STOCKHOLM, SWEDEN (UroToday.com) - Dr. G.R. Dohle presented a snapshot of the EAU guidelines on testosterone supplementation and prostate cancer at the 2014 EAU meeting in Stockholm. Among middle-aged men, the incidence of hypogonadism is estimated at approximately 6%. Androgen deficiency increases with age at a rate of 0.4-2.0% per year. Testosterone replacement therapy is used to ameliorate symptoms in hypogonadal men, increase weight reduction, and improve diabetes control and bone mineralization. However there are a number of potential side effects of testosterone supplementation, the most worrisome of which is stimulation of prostate growth.
FREE DAILY AND WEEKLY NEWSLETTERS OFFERED BY CONTENT OF INTEREST
Did you find this article relevant? Subscribe to UroToday-GUOncToday!
The fields of GU Oncology and Urology are advancing rapidly including new treatments, enrolling clinical trials, screening and surveillance recommendations along with updated guidelines. Join us as one of our subscribers who rely on UroToday as their must-read source for the latest news and data on drugs. Sign up today for blogs, video conversations, conference highlights and abstracts from peer-review publications by disease and condition delivered to your inbox and read on the go.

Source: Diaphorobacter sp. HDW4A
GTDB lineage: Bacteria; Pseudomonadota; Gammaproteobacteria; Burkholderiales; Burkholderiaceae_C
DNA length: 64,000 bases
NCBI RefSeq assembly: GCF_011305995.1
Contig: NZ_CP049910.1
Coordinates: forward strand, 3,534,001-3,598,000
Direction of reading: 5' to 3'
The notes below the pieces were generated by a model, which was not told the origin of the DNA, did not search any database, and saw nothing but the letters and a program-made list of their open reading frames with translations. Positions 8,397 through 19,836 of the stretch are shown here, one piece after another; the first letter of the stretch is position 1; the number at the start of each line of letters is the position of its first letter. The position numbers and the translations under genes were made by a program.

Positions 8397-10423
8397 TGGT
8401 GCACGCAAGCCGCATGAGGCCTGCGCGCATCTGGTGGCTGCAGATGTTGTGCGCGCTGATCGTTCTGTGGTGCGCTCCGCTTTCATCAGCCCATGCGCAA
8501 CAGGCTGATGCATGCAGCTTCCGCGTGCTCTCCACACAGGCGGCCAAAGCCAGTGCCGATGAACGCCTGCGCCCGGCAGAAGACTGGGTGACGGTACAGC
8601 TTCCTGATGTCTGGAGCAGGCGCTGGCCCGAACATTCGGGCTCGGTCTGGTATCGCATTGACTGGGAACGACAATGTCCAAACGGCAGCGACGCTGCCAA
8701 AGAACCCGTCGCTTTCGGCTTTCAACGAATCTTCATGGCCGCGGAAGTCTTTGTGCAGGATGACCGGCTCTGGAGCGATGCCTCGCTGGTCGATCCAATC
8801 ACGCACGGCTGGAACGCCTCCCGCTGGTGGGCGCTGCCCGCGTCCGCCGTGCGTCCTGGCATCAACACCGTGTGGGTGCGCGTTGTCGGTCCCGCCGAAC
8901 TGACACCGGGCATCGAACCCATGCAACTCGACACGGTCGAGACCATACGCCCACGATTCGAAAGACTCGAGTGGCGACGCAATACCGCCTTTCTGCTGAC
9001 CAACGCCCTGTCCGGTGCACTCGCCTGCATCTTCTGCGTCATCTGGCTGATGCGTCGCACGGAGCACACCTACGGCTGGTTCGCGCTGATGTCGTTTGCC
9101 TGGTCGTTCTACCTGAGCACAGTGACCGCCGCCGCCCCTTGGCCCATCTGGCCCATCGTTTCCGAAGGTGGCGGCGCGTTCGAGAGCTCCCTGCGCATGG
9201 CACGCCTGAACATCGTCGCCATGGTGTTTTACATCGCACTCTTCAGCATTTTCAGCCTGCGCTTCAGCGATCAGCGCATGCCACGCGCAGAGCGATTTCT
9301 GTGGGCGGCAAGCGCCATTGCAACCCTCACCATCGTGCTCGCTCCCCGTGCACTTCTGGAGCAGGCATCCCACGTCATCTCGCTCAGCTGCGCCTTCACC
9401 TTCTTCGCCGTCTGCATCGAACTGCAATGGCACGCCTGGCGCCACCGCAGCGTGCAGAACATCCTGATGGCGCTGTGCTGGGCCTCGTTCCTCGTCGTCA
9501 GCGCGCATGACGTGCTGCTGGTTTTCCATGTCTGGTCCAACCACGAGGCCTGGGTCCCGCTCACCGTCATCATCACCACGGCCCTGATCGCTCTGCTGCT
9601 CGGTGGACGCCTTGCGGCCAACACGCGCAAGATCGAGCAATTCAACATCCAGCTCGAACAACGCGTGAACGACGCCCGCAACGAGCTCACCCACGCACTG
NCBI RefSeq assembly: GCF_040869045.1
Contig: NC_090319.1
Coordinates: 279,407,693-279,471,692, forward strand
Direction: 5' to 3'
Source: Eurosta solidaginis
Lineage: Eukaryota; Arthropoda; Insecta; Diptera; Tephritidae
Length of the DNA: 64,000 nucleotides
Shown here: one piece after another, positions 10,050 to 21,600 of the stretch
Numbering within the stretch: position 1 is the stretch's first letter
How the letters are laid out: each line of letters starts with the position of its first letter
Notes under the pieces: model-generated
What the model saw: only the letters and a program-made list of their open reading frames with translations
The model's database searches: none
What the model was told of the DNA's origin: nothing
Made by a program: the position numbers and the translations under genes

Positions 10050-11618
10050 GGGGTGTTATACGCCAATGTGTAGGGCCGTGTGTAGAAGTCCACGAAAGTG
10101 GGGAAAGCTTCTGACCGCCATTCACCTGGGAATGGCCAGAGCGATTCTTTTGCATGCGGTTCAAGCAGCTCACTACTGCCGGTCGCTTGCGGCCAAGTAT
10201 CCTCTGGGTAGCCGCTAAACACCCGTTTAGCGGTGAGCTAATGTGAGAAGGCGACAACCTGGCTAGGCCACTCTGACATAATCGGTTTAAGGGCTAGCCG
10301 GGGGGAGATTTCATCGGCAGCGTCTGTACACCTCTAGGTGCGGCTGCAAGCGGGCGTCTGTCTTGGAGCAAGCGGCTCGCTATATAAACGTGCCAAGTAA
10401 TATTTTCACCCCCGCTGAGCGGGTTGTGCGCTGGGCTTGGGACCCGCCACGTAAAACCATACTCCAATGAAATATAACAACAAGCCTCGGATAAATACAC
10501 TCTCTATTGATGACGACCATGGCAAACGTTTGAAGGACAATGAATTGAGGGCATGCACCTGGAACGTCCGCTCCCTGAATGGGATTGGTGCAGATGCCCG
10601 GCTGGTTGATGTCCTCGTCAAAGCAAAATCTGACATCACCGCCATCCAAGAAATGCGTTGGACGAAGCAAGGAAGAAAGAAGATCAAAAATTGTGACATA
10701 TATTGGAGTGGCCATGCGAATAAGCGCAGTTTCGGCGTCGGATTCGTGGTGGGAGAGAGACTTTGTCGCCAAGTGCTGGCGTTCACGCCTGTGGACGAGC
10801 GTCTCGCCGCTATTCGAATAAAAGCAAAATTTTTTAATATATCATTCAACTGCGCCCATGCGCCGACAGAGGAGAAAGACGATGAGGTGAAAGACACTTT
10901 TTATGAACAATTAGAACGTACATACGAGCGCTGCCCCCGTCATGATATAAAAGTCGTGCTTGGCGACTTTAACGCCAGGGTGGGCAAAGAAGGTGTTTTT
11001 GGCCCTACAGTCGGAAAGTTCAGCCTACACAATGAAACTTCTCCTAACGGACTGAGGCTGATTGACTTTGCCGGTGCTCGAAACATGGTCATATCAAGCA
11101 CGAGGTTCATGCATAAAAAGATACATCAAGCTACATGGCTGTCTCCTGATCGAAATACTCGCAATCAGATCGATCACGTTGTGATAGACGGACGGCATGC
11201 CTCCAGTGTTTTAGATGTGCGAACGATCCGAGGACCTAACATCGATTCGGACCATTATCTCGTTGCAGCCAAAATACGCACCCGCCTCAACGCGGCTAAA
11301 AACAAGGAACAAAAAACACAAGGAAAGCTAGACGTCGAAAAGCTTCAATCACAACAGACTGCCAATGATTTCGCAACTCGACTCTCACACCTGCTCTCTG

There is unequivocal evidence that testosterone can stimulate growth and aggravate symptoms in men with locally advanced and metastatic prostate cancer (level 2/grade A). However there is no conclusive evidence that testosterone therapy increases the risk of developing prostate cancer (PCa) or that it can convert subclinical PCa to detectable disease (level 4/Grade C). While no direct association between testosterone and the risk for prostate cancer has been demonstrated, men with Klinefelter syndrome have a lower mortality risk for prostate cancer as compared to the general population. A meta-analysis of studies on testosterone replacement therapy revealed a non-statistically significant increase in the incidence of PCa.
Dr Dohle then went on to discuss the role of testosterone replacement therapy following radical prostatectomy. Current evidence reveals no increase in the risk of recurrence, but data are limited. Androgen receptor stimulation is already maximal just slightly above castration levels, and additional testosterone will not increase growth. The guidelines recommend an overall assessment of hematological, cardiovascular, and PCa risk prior to initiation of testosterone replacement therapy. Testosterone replacement should not be instituted for at least one year following radical prostatectomy. While no studies, to date, have shown an increased risk for PCa associated with testosterone replacement therapy, longer follow-up data and more studies are needed to definitively assess the risks associated with testosterone replacement.
Presented by G.R. Dohle at the 29th Annual European Association of Urology (EAU) Congress - April 11 - 15, 2014 - Stockholmsmässan - Stockholm, Sweden
Erasmus University, Rotterdam (NL)
Written by Jeffrey J. Tomaszewski, MD, medical writer for UroToday.com